-Charles Handler (Nov. 11, 1998)

I first heard of the Reivers in 1987 when I happened across a short article on them in an entertainment weekly. They were doing a show at a newly re-opened club called the Broadway in downtown Denver. The Los Angeles band, X, played the grand re-opening gig a few weeks before the Reivers scheduled date, and I wanted very badly to go. The only trouble was, I was under 21 (by a week or two) and couldn’t manage to get in the door. I found the article intriguing enough, and decided to give the Reivers a listen (I had never heard them before), mainly, I suppose, because I had just turned 21 and wanted to see a club gig.

I tried to round up a friend or two to go to the show with, but couldn’t find anyone who wanted to see a little-known band that they had never heard of, so I went alone. There was a small crowd of one hundred or so on hand, and I stood close to the stage. This kind of intimate setting was new to me because at that time I had only seen a few arena shows and a theater show or two. When the band started playing I was almost immediately drawn in by the music, completely intoxicated by the play of John Croslin’s and Kim Longacre’s vocals – Croslin’s seemed rooted, and Longacre’s soared. I remember standing next to a white-haired man, who must have been in his fifties, and he was dancing (without the slightest bit of self-consciousness!) – swirling in circles, his hands raised, and it se emed perfect for the music.

As the Reivers worked through their set (consisting of material from their newly released album “Saturday” as well as stuff from “Translate Slowly”), I just became more and more absorbed by it all. The music that was being made and the power of it is something that is often overlooked in reviews and other such critical discussion of music – the Reivers seemingly “simple” and obscure pop songs, for a few moments of my life, cut straight to the core of my soul on that night. Towards the end of the show, they huddled in the corner of the stage for a minute, and then returned for a few encore songs, and then packed-up their own equipment, carried it through the crowd (occasionally stopping to visit with a fan for awhile) and went on to the next gig. Something special happened that night – I’ve been to hundreds of shows since, and this is the one I measure all of them against, and the one that very few have, in my mind, come close to moving me like I was moved that night.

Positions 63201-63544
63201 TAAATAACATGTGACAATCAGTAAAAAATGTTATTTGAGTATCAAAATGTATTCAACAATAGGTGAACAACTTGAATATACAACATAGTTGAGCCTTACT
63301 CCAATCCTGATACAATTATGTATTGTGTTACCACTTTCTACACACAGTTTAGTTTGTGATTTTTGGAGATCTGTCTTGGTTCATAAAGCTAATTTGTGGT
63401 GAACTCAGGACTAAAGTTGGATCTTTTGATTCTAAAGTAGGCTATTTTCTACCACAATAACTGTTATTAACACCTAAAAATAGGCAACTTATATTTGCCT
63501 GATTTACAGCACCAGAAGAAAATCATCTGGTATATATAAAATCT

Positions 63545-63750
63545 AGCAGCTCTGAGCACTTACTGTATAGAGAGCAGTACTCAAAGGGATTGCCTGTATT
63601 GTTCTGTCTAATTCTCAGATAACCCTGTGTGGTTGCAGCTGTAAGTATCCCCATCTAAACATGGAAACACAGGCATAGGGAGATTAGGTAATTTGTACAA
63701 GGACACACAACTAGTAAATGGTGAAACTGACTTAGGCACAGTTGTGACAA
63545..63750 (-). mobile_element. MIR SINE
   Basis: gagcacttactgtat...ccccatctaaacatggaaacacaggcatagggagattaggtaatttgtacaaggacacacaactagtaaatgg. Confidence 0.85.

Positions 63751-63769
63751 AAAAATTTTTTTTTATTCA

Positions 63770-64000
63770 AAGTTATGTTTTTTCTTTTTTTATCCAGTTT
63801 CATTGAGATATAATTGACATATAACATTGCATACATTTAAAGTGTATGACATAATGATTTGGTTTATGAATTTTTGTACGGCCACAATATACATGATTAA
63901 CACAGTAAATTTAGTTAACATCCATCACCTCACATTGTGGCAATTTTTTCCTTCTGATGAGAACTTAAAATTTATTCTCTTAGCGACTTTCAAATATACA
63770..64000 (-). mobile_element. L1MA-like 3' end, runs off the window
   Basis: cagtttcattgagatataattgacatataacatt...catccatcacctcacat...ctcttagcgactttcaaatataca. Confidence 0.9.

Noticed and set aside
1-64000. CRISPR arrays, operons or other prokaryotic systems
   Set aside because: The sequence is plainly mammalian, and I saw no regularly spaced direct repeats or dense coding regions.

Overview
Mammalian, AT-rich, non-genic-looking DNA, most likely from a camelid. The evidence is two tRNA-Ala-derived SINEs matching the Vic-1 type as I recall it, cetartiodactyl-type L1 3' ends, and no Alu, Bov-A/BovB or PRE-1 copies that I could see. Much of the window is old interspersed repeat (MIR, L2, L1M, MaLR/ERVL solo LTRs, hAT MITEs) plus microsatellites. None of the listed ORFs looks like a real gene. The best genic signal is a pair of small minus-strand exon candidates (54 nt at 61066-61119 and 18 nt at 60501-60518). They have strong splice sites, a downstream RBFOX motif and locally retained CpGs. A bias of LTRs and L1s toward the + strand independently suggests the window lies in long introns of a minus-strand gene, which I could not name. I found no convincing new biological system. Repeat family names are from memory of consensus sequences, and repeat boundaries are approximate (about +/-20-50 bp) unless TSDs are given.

I didn’t see them live again until their “Pop Beloved” (and final) tour in 1991 – once in Kansas City and once in Boulder, Colorado (both excellent shows as well, but for me, didn’t surpass the Broadway show). (Actually, the night they played in Boulder, Croslin mentioned the 1987 Broadway show – which lends me to think that it was apparently a meaningful performan ce for the band as well.) I love each of their records, but the Reivers were best live. They had a good chemistry, and played together so well. I miss their music quite a bit – I pick up an occasional John Croslin produced record, and like them (Spoon is a great band) – but have always wished they would do more musically – if not as a band, on their own. Croslin is a damn good songwriter, I think – his songs have layers of meaning.